To snub the game and the team through which he has achieved hero status is a dangerous act, the kind of gesture usually made by those whose pride is unable to yield or by men close to the end of their tether.
The evidence is inconclusive. The greatest batting talent of his generation has always had a muleish streak lurking beneath the cloudless poise of his exterior. Once, when his father, Bunty, banned him from attending a football trial in his teens, Lara disobeyed him and played, damaging his knee badly in the game. In the recriminations and convalescence that followed, never once did the young Lara admit wrong.
It shows a wilfulness and bloody-mindedness that, once possessed, can seldom be diluted to suit the duller tastes of those less driven. Botham had it, Viv Richards had it, and Lara has it in spades.
But is Lara being unreasonable? Some believe his criticism of the West Indies management was a misguided attempt to show his own credentials for the captaincy, and that Richie Richardson's re-appointment for the tour was the main reason for his petulant withdrawal.
Bob Woolmer, Warwickshire's coach during Lara's phenomenal season there in 1994 and now coach to South Africa, believes the problems are more complex. "Basically, Brian is a nice bloke, who has very strong views on cricket and knows his own game. But he is very guarded and not good at communicating them," Woolmer said last week.
"For instance, he always felt we were doing things that suited Warwickshire but didn't suit Brian Lara." One such occasion was against Northamptonshire. Lara, having recently returned from Trinidad, wanted a game off to recuperate. When this was refused, he kept leaving the field to rest a knee injury. This led to Dermot Reeve, the Warwickshire captain, suggesting that the West Indian was a prima donna.
"You could say there was a clash of wills between him and the captain," Woolmer said. "Apart from Brian's atrocious time-keeping Dermot felt Lara's outspoken opinions were undermining him in the dressing-room and promptly ignored them." When Lara is snubbed, he withdraws deep into himself, rarely if ever allowing the slight to dissolve harmlessly.
It is a trait common to many from the West Indies, where cricket is an emotive force, brokering real social power. Disillusionment is bound to set in when people question the motives of players, as the West Indies Cricket Board have done by fining Lara.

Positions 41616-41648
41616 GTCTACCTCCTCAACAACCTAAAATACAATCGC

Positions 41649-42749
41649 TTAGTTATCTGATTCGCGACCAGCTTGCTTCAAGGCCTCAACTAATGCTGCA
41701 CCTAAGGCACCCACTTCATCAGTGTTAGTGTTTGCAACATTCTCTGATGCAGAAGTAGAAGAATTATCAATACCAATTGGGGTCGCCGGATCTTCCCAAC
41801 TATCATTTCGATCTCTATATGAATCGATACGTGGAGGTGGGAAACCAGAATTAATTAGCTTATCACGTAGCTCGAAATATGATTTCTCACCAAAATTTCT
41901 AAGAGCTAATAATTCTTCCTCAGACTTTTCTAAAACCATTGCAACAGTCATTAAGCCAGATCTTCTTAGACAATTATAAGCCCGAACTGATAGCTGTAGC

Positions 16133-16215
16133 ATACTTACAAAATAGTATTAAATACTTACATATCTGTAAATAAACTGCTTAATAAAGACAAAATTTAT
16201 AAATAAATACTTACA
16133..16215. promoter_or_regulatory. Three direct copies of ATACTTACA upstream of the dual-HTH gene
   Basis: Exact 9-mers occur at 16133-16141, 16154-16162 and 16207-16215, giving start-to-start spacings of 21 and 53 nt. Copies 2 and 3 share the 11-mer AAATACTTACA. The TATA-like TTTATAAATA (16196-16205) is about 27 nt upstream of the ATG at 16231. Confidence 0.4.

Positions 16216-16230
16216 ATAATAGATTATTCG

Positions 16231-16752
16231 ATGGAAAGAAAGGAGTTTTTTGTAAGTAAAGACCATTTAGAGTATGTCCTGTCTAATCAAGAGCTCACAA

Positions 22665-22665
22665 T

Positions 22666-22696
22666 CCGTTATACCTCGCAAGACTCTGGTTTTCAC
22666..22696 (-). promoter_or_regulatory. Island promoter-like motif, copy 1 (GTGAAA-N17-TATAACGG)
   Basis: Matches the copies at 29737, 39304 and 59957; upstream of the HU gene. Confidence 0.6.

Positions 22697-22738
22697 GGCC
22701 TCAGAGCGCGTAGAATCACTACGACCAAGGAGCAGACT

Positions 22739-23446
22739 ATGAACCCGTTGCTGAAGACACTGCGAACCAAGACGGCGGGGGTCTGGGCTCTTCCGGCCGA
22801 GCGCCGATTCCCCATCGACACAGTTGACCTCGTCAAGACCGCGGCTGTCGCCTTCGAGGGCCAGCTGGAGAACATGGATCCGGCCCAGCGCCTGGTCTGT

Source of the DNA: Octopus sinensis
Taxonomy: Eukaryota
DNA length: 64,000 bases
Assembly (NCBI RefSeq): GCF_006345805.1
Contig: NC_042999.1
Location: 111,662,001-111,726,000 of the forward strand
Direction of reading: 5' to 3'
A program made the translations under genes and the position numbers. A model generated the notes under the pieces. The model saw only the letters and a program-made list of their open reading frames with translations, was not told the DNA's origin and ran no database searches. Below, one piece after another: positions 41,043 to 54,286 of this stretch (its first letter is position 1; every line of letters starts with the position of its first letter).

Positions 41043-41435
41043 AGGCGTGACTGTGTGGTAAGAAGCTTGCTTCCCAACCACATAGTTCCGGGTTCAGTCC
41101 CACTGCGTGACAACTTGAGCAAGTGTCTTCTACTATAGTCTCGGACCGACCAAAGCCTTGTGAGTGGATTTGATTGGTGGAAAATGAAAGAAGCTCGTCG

Clive Lloyd, the captain widely credited with unifying the island factions of the West Indies, is deeply concerned by Lara's stance. "Something is radically wrong when a brilliant young fellow is unhappy and doesn't want to play. I believe he must be having problems with either the team or the management, or both, and an investigation ought to be undertaken. All this talk of him being tired is just a smokescreen. If anyone is tired, it should be the bowlers."
Not according to his British agent, Jonathan Barnett. "Brian mentally tired of playing cricket. Even when he gets 50 it's considered a failure. On the tour of England he was unhappy with the unprofessional management, so he walked out for two days.
"When Peter Short [the WICB president] came to England to talk him back to rejoining the tour," Barnett explained, "he gave Brian assurances that there wouldn't be any recriminations and that he needn't tour Australia. Although both these undertakings have been reneged on, I wouldn't have advised him to pull out of the tour."
It is a curious about-turn. The WICB has increasingly been criticised for its punishing itineraries and its hectoring attitude towards the players. To date, only the Antiguan contingent have made known their discontent. Last summer, one of them, Winston Benjamin, was sent home, while another two, Curtly Ambrose and Kenny Benjamin, were fined along with Lara.
It is not clear at this stage whether Lara sympathises or is a detractor horrified by the excesses the Antiguan element were allegedly allowed to get away with under their fellow islanders Richie Richardson and Andy Roberts, the team coach. But it is plain that Lara is used to taking situations into his own hands. He once said: "You sometimes have to put selection beyond the selectors." Something he has again done, this time relying on a fax rather than on sheer weight of runs.
By wielding the stick after offering the olive branch, the WICB were, quite possibly, in their own heavy-handed way, trying to save Lara, a supreme talent, from imploding. They seem to have realised the error of their approach, however, and on Friday Short was talking of bringing the matter to a happy conclusion that preserved the dignity of "both the WICB and Brian".
Lara is not easily assuaged.Last summer, during the Trent Bridge Test, an England bowler made a throwaway remark to Lara about making the most of the easy batting pitch, as they would not all be that flat. When handshakes were exchanged at the end of the match, Lara apparently refused to respond.
To most in the England side who thought they knew and liked Lara, it was completely out of character. When the niggling resurfaced at the Oval, the bowler in question, asked by Lara if he had anything to say after the batsman played and missed, responded: "No, I'm just privileged to be playing on the same pitch as someone who's bigger than the game."
It would be a shame if this heat-of-the-moment sarcasm proves prescient. As Woolmer rightly points out: "Brian needs to understand that cricket is the reason he gets all this attention. He must never forget that."
But as sponsors invoke clauses in the small print and vast sums of money are hastily withdrawn, Woolmer believes we should not be too dismissive or judgemental. "Right now there is nobody to guide him down the right path because no one's been there before. As far as cricketers go, it's unexplored jungle."Reuse content